A forecast for La Nina conditions in the
Pacific Northwest has been raised to an advisory, with colder and wetter
weather seen in October now expected to continue throughout the winter.
During a teleconference Thursday, NOAA
forecasters showed how colder and wetter conditions prevailed through much of
October, but not all of the Pacific Northwest. For example, those conditions
did not extend into most of the Northern Rockies.
Temperatures in the Pacific Northwest states
of Washington, Oregon, Idaho and parts of western Montana ranked in the top 10
coldest for the month of October.
Nationwide, however, October averaged out to
be warm and wetter than normal. “It is unusual to see a warm year that is
really wet,” said Jake Crouch, a NOAA climate scientist based in Washington,
D.C. Much of the precipitation nationwide average can be attributed to very rainy
weather in the Northeast toward the end of the month.
The long-range December forecast predicts
colder and wetter-than-average conditions in the Pacific Northwest, and those
conditions are expected to continue through January.
Weak La Nina conditions emerged in October, as
reflected by below-average sea surface temperatures across most of the central
and eastern equatorial Pacific Ocean.
Stephen Baxter, a forecaster with the NOAA
Climate Prediction Center in College Park, Maryland, said a second winter of La Nina was somewhat unexpected. “Six or
eight months ago we expecting El Nino and it actually turned out to be quite
different,” Baxter said.
An El Nino influence tends to deliver warmer
and drier conditions to the Pacific Northwest.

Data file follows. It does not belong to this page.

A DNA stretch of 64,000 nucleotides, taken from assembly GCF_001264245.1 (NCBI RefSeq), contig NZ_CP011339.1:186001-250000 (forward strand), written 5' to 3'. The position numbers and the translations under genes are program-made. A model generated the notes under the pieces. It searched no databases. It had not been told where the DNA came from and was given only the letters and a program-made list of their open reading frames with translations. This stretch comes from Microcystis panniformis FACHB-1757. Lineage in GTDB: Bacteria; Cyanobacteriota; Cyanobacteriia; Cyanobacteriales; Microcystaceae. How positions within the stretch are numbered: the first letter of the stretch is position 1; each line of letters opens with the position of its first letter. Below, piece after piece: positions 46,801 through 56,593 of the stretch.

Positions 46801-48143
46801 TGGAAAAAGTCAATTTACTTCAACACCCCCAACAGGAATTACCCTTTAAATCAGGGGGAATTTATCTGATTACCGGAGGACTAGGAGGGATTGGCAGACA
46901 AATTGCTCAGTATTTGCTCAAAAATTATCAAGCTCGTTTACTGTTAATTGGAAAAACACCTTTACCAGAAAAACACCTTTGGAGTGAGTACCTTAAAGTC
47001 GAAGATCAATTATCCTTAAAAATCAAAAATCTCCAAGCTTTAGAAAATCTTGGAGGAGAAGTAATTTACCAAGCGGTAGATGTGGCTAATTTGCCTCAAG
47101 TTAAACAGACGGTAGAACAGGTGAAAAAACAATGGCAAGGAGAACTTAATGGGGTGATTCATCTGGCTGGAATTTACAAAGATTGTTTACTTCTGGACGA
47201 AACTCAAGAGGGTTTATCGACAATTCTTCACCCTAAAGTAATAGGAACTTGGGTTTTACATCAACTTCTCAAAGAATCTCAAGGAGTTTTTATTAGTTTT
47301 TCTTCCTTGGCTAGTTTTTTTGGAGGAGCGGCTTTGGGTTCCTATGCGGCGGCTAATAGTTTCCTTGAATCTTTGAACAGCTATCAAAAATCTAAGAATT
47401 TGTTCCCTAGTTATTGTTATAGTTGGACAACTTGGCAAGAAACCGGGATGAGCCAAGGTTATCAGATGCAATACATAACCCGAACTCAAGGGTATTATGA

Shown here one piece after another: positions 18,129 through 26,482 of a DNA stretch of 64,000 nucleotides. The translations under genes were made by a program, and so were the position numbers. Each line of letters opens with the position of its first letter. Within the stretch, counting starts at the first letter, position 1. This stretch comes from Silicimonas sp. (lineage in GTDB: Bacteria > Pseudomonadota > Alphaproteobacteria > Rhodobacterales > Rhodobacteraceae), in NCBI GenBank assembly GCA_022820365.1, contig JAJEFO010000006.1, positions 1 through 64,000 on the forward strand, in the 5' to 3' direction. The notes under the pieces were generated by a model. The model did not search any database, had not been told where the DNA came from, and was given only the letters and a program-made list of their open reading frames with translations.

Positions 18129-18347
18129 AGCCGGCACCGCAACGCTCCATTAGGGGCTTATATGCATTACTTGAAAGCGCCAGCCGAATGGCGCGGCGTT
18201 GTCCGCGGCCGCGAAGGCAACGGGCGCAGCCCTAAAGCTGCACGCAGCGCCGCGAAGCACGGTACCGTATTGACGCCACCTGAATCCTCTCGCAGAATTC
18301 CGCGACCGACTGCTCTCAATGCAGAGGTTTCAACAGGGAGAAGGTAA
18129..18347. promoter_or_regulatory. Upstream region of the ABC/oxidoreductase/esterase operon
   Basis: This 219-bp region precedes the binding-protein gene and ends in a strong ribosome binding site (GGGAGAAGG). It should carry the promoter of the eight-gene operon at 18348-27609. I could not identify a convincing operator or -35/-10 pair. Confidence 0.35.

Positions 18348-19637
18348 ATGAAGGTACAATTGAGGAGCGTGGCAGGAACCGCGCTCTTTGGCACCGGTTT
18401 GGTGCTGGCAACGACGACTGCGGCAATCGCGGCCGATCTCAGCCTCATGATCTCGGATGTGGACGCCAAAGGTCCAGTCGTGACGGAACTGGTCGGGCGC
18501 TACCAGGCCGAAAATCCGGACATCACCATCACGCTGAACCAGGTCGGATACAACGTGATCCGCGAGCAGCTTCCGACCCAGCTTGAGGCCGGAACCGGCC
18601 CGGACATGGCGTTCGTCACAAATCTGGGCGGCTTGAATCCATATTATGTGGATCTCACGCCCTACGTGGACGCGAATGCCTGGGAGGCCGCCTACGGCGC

“La Nina is likely to affect temperature and
precipitation across the United States during the upcoming months,” the Climate
Prediction Center advisory issued this week states. There is now a 65 to 75
percent chance of that outcome, when the confidence for a weak La Nina was only
at about 55 percent just in the last couple months.
Generally, the advisory translates to a
prediction of warmer and drier weather across the southern tier of the United
States, and colder and wetter weather across the northern tier of the
Forecast often caution that another La Nina
does not necessarily mean this winter will be the same as last winter; but it
is likely to be similar with some differences.
Meanwhile, scientists say there is a greater
than 50-percent chance La Nina will also be in place February through April
2018, says NOAA.
This is the second winter in a row with a La
Nina, and like last year, forecasters expect this one to be weak. Last year,
this weather phenomenon extended from July 2016 to January 2017 before a return
to neutral El Nino Southern Oscillation (ENSO) conditions.
La Nina (translated from Spanish as “little
girl”) is a natural ocean-atmospheric phenomenon marked by cooler-than-average
sea surface temperatures in the central Pacific Ocean near the equator, the
opposite of El Nino (“little boy”).
Typical La Nina patterns during winter include
above-average precipitation and colder-than-average temperatures along the
northern tier of the U.S. and below-normal precipitation and drier conditions
across the South.